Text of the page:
Alejandro Salazar (A.CHAL), often prefaced as a rising Peruvian-born artist, has perhaps outgrown his own introduction. Fresh off performing at the coronation of Rolling Loud Festival in Miami and releasing his mixtape ON GAZ, A.CHAL takes some time during his NYC visit to let us in on what’s steadily becoming one of the hottest acts in the game.
Having recruited the likes of French Montana, A$AP Nast and a 2 Chainz-assisted remix for his tape, A.CHAL seemingly teeters on the verge of cross-cultural stardom. Yet, here we were at Highline Ballroom for the Latin Alternative Music Conference (LAMC), a culturally-focused celebration of Spanish music.
Backstage at the LAMC felt less like a conference and more like a family reunion. A.CHAL had his dad, brothers, and team around, with other Latin artists also present. As A.CHAL was getting ready to perform in the dressing room, we discussed spiritual trips to the Amazon, representing family and culture, and getting initiated into the enlightened world of GAZI.
Introduce us to GAZI. GAZI World. Where does it come from and how did you create this sort of lifestyle, mindset, even an aesthetic of sorts. What is GAZI?
GAZI, creatively, was started by me, my brother Gazu Steve, and GAZI Ghost. It started in my first apartment in LA, we were just making music, making art, shooting videos, and I had just gotten back from the Amazon and after taking a trip to Peru. The music I was doing there with them created this whole world. From there, it grew into a business, and then I brought in Sam and Saint who helped me with the management of the business side of it. What GAZI represents is freedom and unity for people thinking and doing outside of what society has taught them. In our way.
So the word GAZI, where does that come from?
The word GAZI came from my song “GAZI.” Originally, it was called “Fugazi.” So we took the “Fu” out of it, which is the fake. And then you’re left with GAZI, the real shit.
What time period was this when you came back from that trip to Peru and the Amazon? And then at what point were you feeling like “I’m on Gaz”?
Staying GAZI is not easy. It’s a conscious effort, cause a lot of times society drags you away from being free, from being you. I would say I’m on Gaz when I’m being true to my word, when I’m being consistent with my actions, when I’m out here really getting this work, getting this money, getting these placements, making that vision come to life. That’s when I’m on Gaz. Not when I’m being lazy, not when I’m sulking, on depression. Not when I’m thinking anything but moving forward and being positive. So being on Gaz, that’s the goal all the time. It’s not easy, but that’s the goal.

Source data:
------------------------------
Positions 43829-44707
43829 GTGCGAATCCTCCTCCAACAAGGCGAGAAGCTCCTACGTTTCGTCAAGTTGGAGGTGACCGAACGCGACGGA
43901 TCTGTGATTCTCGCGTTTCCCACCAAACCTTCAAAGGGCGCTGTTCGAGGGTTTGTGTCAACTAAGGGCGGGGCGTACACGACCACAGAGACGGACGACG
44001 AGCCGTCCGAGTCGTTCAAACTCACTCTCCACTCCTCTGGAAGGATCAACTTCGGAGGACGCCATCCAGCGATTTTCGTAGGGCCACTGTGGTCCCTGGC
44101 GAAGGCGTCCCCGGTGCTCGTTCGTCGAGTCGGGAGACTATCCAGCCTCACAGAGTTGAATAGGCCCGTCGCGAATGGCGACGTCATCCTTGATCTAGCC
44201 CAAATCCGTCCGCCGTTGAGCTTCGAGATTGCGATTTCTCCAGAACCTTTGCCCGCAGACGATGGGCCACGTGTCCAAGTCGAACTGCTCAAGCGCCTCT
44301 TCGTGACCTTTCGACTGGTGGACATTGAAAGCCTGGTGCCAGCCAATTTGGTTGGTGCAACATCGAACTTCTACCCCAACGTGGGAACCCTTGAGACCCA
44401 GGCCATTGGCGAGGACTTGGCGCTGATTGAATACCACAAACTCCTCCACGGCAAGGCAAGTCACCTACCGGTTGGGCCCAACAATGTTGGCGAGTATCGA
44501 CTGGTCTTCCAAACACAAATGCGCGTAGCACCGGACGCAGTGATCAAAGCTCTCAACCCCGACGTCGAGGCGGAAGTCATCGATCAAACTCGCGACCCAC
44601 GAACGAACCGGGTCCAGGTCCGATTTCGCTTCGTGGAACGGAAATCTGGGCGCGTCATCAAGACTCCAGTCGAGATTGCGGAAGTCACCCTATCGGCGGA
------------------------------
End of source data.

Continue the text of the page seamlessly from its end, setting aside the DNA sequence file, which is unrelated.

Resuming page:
The concept of GAZI is really dope to me. It’s very enlightened.
When you’re enlightened you’re free cause you are aware that you’re free. Because you realize everything that you’ve been thinking about for the most part is bullshit.
How did you come into that mindset? Were there specific moments?
I saw how that enlightenment had effect on the people that I love around me and I was just like, this is the only thing I’m here for in life, is to spread this. I mean I feel like the purpose in life is to help, period. However you want to help, if your thing is design, help by design. If your thing is talking, help by talking. If your thing is labor work, help by doing labor. If your thing is engineering, help by engineering. However it is. So I found the way I was gonna help and I thought, okay this is how I can do it.
That’s a message a lot of people can find inspiration from. That’s a good message. For your latest project, I saw all the visuals. What gravitates you towards the color green and what was the message there?
I’ve been realizing green runs our lives. For one we can’t live without two things it seems like—us humans, and that’s oxygen and money. Oxygen comes from the plants being green and the color of money is green. The reason why I make it neon green is because the neon aspect is on another dimension outside of the one we’re in. On a more open dimension, the next dimension, which doesn’t deal with the surface of it.
It goes a little deeper.
It goes deeper and that’s why it’s neon. Some people may look at it psychedelic.
The aesthetic definitely feels that way. And when I listen to your music, I feel themes of finding light in the darkness, and balancing them to find truth. What do you strive to balance in your life?
I mean everything, but my main thing in life is trying to be true to your word. Everything you gonna say, even if it’s like, “yo Imma call you in 15 minutes.” You know you’re probably not gonna call in 15 minutes, but even being true to that. Because the more true you are to everything, the more life works out for you, the more you’re able to create your life. So I try to balance whatever I can to stay true to my word. And stay true to the ones that I love, too.
Speaking of that, who is part of that group? Your friends, your family, the people who ride for you.
Everyone around me I’ve known ten plus years or are blood. And if they not blood, they damn near blood. They all know my parents, they’ve all slept at my parents’ crib. I fought with all of them. I don’t know if I’ve cried with all of them, I don’t cry like that, but I mean we’ve shared moments.
And is this the group you went on your trip with, GAZI Gang?
Nah, I just went to the Amazon. I didn’t go with them, but when I came back the music I was making was very inspired by that. They felt it, so it’s almost like they went there with me.